The intensity of both his relationship and practice is particularly apparent in Head of E.O.W., where the canvas is layered and over-laid with bloody reds and tawny yellows, leaving thick tracks of frantic brushstrokes. Stella's head pushes up assertively against the edges of the composition lending the painting 'a postage-stamp-like authority' (Ibid., p. 25) and giving the viewer a sense of her strongly spirited character. In Head of E.O.W., the paint surface radiates light in a manner that recalls the works of Rembrandt that he so lovingly studied in the National Gallery. His predecessor's skill and eloquence with paint deeply struck him: 'the handling is so rapid and responsive, but the mind is that of a conceptualising architect, making coherent geometries in space' (Ibid., p. 87). These elements were to become essential features of the young Auerbach, as demonstrated in Head of E.O.W. where the impulsive gestures of his brush undulate across the surface to define the character of his composition. Stella's lips are red and full, almost bee-stung, indicated by two striking sweeps of Auerbach's brush. The painting is somehow alive, imbued with the sitter's life, animated in the manner of William Hogarth's The Shrimp Girl that Auerbach encountered at the National Gallery. As the critic David Sylvester wrote of Auerbach's work the year after Head of E.O.W. was created, 'paint laid on with quite outrageous prodigality can be not only seductive but most subtly and mysteriously alive' (D. Sylvester, 'Young English Painting', The Listener, 1954 quoted in W. Feaver, Frank Auerbach, New York 2009, p. 11).

Auerbach's relationship with Stella West began in 1948 when the young, determined artist stepped out onto the stage of Frank Marcus's production of Peter Ustinov's House of Regrets. Stella was cast in the same play as a White Russian landlady and she remembers liking him instantly: 'Frank was a very beautiful young man, looking very much older than his years, very mature. If he hadn't been a painter he would probably have been an actor' (Ibid., p. 133). Stella was herself an amateur actress of thirty-two, a spirited blonde widow with three children to raise. She ran a lodging house in Earl's Court and the same year, Auerbach came to live in her basement room. Shortly after, Stella became his lover and his principal model, Auerbach propping up his canvas on a chair in their bedroom, kneeling in front to paint her portrait three times a week. In many respects, Stella West and her children offered Auerbach a sense of belonging hitherto denied. The artist had been sent to school in Britain in early 1939 at the behest of his parents following the rise of National Socialism in Germany. The eight-year-old boy was never to see his family again. He last heard from them in 1942, still living under the dark mantle of Nazism. These events may explain Auerbach's ritual of painting the same subject, poring over their form for hours and indeed over twenty years in the case of E.O.W. As the artist once revealingly said, 'the same head over and overleads you to its unfamiliarity; eventually you get near the raw truth about it, just as people only blurt out the raw truth in the middle of a family quarrel' (Frank Auerbach quoted in Ibid., p. 19).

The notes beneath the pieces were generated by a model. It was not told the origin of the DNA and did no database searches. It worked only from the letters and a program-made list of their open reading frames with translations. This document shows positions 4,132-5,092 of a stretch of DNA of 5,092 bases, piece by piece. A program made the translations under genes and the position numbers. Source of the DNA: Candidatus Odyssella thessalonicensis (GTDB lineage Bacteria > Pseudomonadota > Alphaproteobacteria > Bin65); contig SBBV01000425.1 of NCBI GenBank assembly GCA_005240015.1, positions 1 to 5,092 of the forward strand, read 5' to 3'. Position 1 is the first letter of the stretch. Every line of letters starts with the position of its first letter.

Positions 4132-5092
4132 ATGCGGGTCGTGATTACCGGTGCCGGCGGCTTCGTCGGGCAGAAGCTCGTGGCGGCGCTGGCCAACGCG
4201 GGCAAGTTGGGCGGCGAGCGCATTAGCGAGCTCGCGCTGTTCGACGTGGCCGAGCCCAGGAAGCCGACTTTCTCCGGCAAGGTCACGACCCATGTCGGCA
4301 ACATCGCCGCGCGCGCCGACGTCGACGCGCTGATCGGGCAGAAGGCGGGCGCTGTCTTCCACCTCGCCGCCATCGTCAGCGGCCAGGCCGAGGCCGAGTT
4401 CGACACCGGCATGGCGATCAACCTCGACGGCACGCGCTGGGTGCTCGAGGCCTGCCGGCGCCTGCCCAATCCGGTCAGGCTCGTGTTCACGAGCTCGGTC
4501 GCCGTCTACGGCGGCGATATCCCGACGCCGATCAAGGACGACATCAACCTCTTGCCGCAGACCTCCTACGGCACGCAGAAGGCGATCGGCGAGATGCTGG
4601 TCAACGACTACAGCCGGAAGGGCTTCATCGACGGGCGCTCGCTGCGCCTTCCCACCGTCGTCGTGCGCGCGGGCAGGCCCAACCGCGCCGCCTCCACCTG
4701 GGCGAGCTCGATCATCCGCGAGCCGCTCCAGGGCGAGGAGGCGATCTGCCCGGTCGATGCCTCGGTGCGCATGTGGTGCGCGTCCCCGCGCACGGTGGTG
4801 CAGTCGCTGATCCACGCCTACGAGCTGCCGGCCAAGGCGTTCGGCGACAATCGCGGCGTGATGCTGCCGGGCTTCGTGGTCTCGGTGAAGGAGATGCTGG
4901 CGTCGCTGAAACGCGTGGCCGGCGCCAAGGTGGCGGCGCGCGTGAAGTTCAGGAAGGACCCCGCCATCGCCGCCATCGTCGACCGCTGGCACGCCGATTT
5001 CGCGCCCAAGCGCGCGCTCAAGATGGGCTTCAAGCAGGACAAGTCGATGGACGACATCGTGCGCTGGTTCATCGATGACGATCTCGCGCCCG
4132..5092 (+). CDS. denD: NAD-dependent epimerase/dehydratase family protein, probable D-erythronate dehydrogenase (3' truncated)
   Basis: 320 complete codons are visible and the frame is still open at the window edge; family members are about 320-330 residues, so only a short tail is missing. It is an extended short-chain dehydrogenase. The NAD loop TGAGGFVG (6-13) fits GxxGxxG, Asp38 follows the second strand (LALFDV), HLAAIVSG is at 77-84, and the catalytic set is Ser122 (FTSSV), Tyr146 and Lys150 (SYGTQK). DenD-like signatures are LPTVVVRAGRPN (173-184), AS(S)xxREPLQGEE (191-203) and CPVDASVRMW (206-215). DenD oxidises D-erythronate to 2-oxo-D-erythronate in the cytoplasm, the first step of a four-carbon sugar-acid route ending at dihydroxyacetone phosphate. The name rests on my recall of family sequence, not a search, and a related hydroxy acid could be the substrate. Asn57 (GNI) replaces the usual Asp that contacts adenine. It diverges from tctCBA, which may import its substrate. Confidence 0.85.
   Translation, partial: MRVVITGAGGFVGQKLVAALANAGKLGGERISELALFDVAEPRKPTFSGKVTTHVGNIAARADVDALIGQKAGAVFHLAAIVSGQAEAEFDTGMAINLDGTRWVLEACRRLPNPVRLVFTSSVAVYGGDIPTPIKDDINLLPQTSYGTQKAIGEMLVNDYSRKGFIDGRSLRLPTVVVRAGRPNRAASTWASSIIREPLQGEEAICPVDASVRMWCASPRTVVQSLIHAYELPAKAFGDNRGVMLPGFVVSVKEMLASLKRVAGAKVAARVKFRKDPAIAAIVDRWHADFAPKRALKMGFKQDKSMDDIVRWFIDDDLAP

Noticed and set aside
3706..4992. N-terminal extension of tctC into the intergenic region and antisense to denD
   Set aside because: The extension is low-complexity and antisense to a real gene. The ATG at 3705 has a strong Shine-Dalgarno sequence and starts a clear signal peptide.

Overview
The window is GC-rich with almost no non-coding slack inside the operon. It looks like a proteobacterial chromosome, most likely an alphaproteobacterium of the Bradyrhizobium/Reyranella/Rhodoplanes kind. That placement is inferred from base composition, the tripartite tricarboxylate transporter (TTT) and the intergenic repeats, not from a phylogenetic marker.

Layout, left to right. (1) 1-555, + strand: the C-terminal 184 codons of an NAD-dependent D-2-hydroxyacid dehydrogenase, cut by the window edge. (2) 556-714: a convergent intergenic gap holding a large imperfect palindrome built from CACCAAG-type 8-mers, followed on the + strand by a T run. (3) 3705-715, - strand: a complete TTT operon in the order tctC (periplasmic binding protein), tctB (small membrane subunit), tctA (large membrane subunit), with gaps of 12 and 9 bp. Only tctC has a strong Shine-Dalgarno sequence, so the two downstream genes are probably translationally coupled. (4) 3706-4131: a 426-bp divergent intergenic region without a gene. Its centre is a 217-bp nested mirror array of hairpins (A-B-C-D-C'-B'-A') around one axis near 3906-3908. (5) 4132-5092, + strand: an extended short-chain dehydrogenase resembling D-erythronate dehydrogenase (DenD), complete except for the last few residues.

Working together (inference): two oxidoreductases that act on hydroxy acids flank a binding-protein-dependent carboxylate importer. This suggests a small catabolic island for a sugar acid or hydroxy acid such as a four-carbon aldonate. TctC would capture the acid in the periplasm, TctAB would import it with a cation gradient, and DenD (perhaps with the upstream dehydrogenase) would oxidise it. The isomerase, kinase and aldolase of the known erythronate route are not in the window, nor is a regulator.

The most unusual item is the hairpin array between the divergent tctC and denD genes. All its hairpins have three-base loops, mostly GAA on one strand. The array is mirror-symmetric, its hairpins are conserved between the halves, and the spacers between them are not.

The couple's relationship was intense and sometimes fractious especially in light of Auerbach's propensity to work and rework his canvases. As Auerbach once explained: 'The person posing for me was someone I was involved with so the whole situation was obviously more tense and fraught. There was always the feeling that she might get fed up, that there might be a quarrel or something. I also had a much greater sense of what specifically she was like, so that the question of getting a likeness was like walking a tightrope. I had a far more poignant sense of it slipping away, of it being hard to get. I'd done the painting in some sittings in a relatively timid way, that is I'd tried to do one part and then another part, and save a bit. Then I suddenly found myself enough courage to repaint the whole thing, from top to bottom, irrationally and instinctively, and I found I'd got a picture of her' (Frank Auerbach quoted in C. Lampert et al. (ed.), Frank Auerbach: Paintings and Drawings 1954-2001, London 2001, p. 23). KA